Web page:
The first step in recognizing the nerd personality is defining just what it is. Long before there were filmstrip projectors, Esperanto clubs, and coin-collecting magazines, there were nerds to run them, join them, and subscribe to them. Nobody is sure when the first proto-nerd appeared in the human evolutionary family, but most anthropologists believe it was quite early. For every knuckle-walker capable of tool use, there must have been someone who kept hitting his thumb with his hammer. For every Arctic tribe that mastered the art of stitching animal pelts together, there must have been someone who needed mitten clips. For every advanced community that learned the rudiments of rhythm and music, there must have been someone humming Barry Manilow.
A nerd is essentially anyone who at some point or other in his life has felt out of place, says Osborne. It could have to do with your physical appearance, your particular skills and talents, or a number of other things. Any time you deviate even slightly from the ideal, you run the risk of being labeled a nerd.
The initial step in assigning nerd labels within a community usually comes when dominance hierarchies are established. In human beings and in animals as diverse as wolves, walruses, and chimps, the job of determining dominance--largely through threat displays and fights--occupies a lot of time and energy, says Osborne. What most people don’t understand about dominance dynamics, however, is that they benefit not only the winners but the losers. Bigger, stronger animals establish themselves as leaders of the pack and make it clear that they’re too powerful to be challenged; weaker animals establish themselves as subordinate and make it clear that--for the time being at least--they’re too unthreatening to be bothered with. By establishing their places within the community, both the heroes and the nerds thus protect themselves from future attack.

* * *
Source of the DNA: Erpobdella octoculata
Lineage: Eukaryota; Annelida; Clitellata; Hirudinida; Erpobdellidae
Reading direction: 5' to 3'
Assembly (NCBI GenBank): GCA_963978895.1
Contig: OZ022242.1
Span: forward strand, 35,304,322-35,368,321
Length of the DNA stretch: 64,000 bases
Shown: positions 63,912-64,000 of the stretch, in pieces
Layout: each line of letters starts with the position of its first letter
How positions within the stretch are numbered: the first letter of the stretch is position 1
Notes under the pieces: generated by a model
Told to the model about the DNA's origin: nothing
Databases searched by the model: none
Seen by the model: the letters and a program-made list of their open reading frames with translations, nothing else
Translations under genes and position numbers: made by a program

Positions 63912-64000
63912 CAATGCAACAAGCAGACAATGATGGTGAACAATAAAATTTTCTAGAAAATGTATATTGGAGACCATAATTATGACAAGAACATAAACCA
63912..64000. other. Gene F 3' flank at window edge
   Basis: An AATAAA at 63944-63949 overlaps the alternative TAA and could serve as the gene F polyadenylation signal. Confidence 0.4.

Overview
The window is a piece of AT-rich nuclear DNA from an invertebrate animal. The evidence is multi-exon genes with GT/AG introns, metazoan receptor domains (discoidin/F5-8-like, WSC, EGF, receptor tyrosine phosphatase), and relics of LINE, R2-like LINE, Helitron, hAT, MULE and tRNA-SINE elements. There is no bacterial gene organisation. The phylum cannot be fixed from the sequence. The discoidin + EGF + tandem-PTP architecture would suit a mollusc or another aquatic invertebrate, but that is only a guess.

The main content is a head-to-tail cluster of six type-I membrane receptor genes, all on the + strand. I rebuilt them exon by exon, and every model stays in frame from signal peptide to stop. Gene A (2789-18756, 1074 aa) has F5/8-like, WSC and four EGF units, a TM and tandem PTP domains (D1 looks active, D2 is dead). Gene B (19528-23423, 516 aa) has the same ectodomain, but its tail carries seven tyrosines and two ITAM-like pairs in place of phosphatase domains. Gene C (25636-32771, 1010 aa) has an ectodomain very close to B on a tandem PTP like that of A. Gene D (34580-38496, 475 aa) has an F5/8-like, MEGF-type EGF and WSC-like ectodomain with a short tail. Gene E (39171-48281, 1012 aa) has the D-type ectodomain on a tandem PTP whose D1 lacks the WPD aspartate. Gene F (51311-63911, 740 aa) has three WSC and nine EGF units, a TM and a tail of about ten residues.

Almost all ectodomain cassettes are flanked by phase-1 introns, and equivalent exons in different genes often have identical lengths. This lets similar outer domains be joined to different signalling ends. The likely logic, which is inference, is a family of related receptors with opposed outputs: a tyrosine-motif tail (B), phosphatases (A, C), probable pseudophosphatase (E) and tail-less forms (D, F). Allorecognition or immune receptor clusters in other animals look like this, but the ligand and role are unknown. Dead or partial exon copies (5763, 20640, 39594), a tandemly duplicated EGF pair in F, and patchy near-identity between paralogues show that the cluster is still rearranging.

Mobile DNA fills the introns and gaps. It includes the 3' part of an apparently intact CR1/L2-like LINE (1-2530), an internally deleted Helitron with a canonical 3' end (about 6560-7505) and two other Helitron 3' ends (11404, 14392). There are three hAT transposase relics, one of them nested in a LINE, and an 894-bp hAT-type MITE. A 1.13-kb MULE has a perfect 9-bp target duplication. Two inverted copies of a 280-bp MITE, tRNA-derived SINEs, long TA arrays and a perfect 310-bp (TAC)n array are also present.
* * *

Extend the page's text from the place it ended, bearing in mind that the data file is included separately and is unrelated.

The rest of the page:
While any species with a dominance hierarchy can give rise to its share of nerds, the ones with perhaps the greatest annual geek output are those that conduct their mating rituals in what animal behaviorists refer to as leks. Leks are spontaneous groupings of reproductive-age males that serve as the animal world’s version of a college fraternity--though the animals typically have neater rooms and higher grade point averages. During mating season, lekking males congregate for a sort of group scuffle during which they divide up the territory that is available for wooing females that year. Typically, only a small handful of the largest males will win any territory--and thus get to do all the mating--while the others will turn tail, slip quickly away, and confide to one another that, aaah, they really wanted to start a stamp club anyway. Though there is no immediate reproductive advantage for the losers in beating such a hasty retreat, there is some benefit down the line. By breaking off a no-win battle, the subordinate males minimize the risk that they will be injured or killed, and maximize the chance that they will have a spot in next year’s lek-- perhaps even advancing to the championship round.
For human beings, the nerd personality can emerge well before the mating equivalent of the NCAA finals. As anyone who was ever labeled a nascent nerd in his first year or two of grammar school can tell you, it’s never too early to earn your first dweeb merit badges. My initial brushes with my own--comparatively mild--nerdiness occurred when I was in second grade and was cast as the lead in the class’s springtime play. Ordinarily this selection conferred great prestige on the lucky seven-year-old who had been chosen. The play we were performing the year I was the star, however, was entitled The Monarch Butterflies, and I, to my horror, was cast as Mr. Monarch--opposite Lori Cohen in the coveted role of Mrs. Monarch. Most of my recollection of the event has mercifully faded, though I do recall that the opening scene required me to run onstage wearing a pair of orange-and- black coat-hanger wings and recite the immortal lines: The lake is clear, the sky is blue, Mrs. Monarch, Mrs. Monarch, where are you? My reputation as an unreconstructed dweeb was instantly established and soon became so widespread that by the next year, foreign exchange students from as far away as Laos were applying to the Baltimore school system just to get a glimpse of me.